At the moment I am finishing up that nonfiction book about the relinquishment and reunion with my birth-daughter, Sarah. That comes out November from WhiteFire Publishing. Also, from Pelican Books, I have another historical romance coming out called Sofi’s Bridge. Its release date is yet undecided.

Thank you for having me as a guest Katherine. It’s been a real joy, and I’m looking forward to giving out the complete 3-book series Twilight of the British Raj to your winner in Ebook format.

Thank you, Christine!

After words: Did you catch that? I’m delighted that Christine has offered one fortunate readers the complete 3-book series of the Twilight of the British Raj in Ebook format. Just click here to be entered to win: a Rafflecopter giveaway
.

You may also like to drop by Christine Lindsay’s website  or follow her on Twitter and be her friend on Pinterest     Facebook  and   Goodreads. And P.S. Purchase links for all of Christine’s books can be found on her website: ChristineLindsay.com.


Her Name Is Rose, book review

Her Name Is Rose, book review“People used to say Iris Bowen was beautiful, what with the wild weave of her red hair, the high cheekbones, and the way she carried herself like a barefoot dancer through the streets of Ranelagh on the outskirts of Dublin city. But that was a lifetime ago.”

Her Name Is Rose by Christine Breen

About this book: In a cottage in the west of Ireland, Iris–gardener and mother to an adopted daughter, Rose–is doing her best to carry on after the death of her husband two years before. At the back of her mind is a promise she never intended to keep, until the day she gets a phone call from her doctor.

Meanwhile, nineteen-year-old Rose is a brilliant violinist at the Royal Academy in London, still grieving for her father but relishing her music and life in the city. Excited but nervous, she hums on the way to an important master class, and then suddenly finds herself missing both of her parents when the class ends in disaster.

After the doctor’s call, Iris is haunted by the promise she made to her husband–to find Rose’s birth mother, so that their daughter might still have family if anything happened to Iris. Armed only with a twenty-year-old envelope, Iris impulsively begins a journey into the past that takes her to Boston and back, with unexpected results for herself and for Rose and for both friends and strangers.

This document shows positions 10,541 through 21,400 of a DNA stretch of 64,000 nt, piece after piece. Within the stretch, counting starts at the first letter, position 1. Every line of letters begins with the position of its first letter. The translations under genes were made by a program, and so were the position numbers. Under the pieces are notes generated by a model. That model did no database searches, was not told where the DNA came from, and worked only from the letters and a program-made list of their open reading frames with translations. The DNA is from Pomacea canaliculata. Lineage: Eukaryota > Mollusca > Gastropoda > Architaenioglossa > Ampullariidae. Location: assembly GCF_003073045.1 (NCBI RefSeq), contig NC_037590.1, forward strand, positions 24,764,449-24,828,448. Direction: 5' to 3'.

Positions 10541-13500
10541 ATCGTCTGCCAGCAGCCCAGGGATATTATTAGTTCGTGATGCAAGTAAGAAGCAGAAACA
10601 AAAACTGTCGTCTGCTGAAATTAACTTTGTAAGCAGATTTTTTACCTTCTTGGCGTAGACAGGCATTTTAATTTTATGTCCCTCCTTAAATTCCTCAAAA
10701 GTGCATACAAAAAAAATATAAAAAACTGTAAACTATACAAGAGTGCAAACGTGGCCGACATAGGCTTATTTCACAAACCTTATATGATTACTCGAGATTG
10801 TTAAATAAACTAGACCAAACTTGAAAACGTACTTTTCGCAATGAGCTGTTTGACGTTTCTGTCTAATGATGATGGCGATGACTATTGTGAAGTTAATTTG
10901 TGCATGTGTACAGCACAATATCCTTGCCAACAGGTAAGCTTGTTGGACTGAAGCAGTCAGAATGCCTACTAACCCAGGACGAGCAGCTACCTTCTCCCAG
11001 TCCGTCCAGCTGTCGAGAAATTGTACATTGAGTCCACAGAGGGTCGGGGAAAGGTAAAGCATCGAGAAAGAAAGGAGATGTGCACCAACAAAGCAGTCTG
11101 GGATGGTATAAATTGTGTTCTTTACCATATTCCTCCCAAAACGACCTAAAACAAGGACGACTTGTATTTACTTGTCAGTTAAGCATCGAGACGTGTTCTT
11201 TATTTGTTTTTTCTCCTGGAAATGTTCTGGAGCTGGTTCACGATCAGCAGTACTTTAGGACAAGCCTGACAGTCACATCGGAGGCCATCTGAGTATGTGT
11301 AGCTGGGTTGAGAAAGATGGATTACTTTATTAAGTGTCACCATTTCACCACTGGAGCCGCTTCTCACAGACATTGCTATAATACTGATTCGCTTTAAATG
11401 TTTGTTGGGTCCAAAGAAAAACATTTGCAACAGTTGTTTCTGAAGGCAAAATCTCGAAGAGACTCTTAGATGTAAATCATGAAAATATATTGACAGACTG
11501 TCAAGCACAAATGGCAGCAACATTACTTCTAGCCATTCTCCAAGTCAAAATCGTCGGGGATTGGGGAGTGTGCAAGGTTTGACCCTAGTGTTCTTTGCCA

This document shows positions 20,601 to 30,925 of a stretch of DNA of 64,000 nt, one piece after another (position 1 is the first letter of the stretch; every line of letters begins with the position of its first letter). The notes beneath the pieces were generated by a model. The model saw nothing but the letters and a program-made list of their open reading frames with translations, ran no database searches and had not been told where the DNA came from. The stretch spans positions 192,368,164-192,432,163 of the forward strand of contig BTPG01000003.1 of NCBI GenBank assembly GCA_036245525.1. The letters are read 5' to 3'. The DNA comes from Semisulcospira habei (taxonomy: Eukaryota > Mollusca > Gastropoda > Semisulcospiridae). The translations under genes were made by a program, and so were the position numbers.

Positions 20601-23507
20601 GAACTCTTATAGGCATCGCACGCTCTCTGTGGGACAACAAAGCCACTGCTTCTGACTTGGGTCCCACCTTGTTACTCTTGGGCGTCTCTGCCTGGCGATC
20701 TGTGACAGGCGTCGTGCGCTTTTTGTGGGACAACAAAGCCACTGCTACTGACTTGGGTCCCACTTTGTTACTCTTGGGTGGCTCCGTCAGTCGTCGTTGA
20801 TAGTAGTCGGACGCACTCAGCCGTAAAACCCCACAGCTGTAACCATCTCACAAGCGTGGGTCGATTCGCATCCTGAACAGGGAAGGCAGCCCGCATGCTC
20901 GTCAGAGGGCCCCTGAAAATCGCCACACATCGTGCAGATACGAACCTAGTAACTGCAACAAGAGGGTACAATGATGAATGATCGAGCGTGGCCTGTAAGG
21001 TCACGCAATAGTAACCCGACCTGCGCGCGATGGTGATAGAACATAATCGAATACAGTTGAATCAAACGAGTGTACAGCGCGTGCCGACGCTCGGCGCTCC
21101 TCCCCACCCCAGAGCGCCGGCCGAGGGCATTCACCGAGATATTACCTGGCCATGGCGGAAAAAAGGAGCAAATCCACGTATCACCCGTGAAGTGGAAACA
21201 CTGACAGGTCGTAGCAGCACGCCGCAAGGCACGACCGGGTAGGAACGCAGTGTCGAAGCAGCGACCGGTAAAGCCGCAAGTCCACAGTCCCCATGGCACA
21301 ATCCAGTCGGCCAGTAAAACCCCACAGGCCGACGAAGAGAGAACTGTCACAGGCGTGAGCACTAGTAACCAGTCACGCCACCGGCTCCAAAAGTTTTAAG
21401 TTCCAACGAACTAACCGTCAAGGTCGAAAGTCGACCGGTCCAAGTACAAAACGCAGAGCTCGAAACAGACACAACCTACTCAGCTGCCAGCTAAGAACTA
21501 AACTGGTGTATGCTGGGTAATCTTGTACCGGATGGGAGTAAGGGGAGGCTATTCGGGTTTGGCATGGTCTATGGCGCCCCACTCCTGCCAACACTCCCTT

About the author: Christine Breen was born in New York and educated in Boston and Dublin, where she received a master’s in Irish literature. She is an artist, homeopath, gardener, and mother of two children. She lives in Kiltumper, Ireland, with her husband, the novelist Niall Williams, in the cottage where her grandfather was born.

Genre: Fiction/Contemporary/General/Women’s Fiction

Why I read this book: I liked the sound of it. Plus, as I will be soon be winging my way to Ireland, the Irish connection held particular appeal.

First impressions: I enjoyed holding this book in my hands, liked the look and feel of it: hardcover with deckle edges and hand-drawn images of flowers nestled among the pages. Its first lines drew me right into the heart of the story–exactly where I wanted to be.

If this book were a movie, I would rate it: PG-13. Some profanity, otherwise quite clean.

Reminds me of… A Good Year for the Roses by Gil McNeil

Will especially appeal to… music lovers, gardeners, and those with a heart for Ireland

This story matters because…it reminds us of the miracle of grace.

My take: This was one of those rare but delightful occasions when a novel exceeded my expectations. I try not to quote other reviewers or endorsers very often, but this one from Jane Harris (Gillespie and I) is worth repeating: “It’s hard to do ‘nice,’ and Breen does it very well.”

At first, I struggled just a little to connect with what struck me as Iris’ overreaction to the news that she might have breast cancer. Maybe because I’ve had that news myself and didn’t react in quite the same way, maybe it’s because most over-40 women I know have had at least one call-back following a mammo and it’s almost always fine. In any case, Iris’ extreme measures following this news struck me as over the top.

However, this was easily forgiven–or maybe I should say, better understood–as everything else about the story swallowed me whole. I liked its easy pacing, found the setting charming, the characters appealing, and I was quite willing to follow them wherever their paths should lead. I liked the way the story kept opening up–yes, like a blossoming rose–taking new and unexpected turns with each unfurling petal. As I was reading, I had the idea to question whether this was one of those novels in which the author herself did not know all of its twists and turns, and how it would turn out…until it did. As a reader, I relished these surprises–the new characters, fresh angles, the happy wondering of how it would all fit together.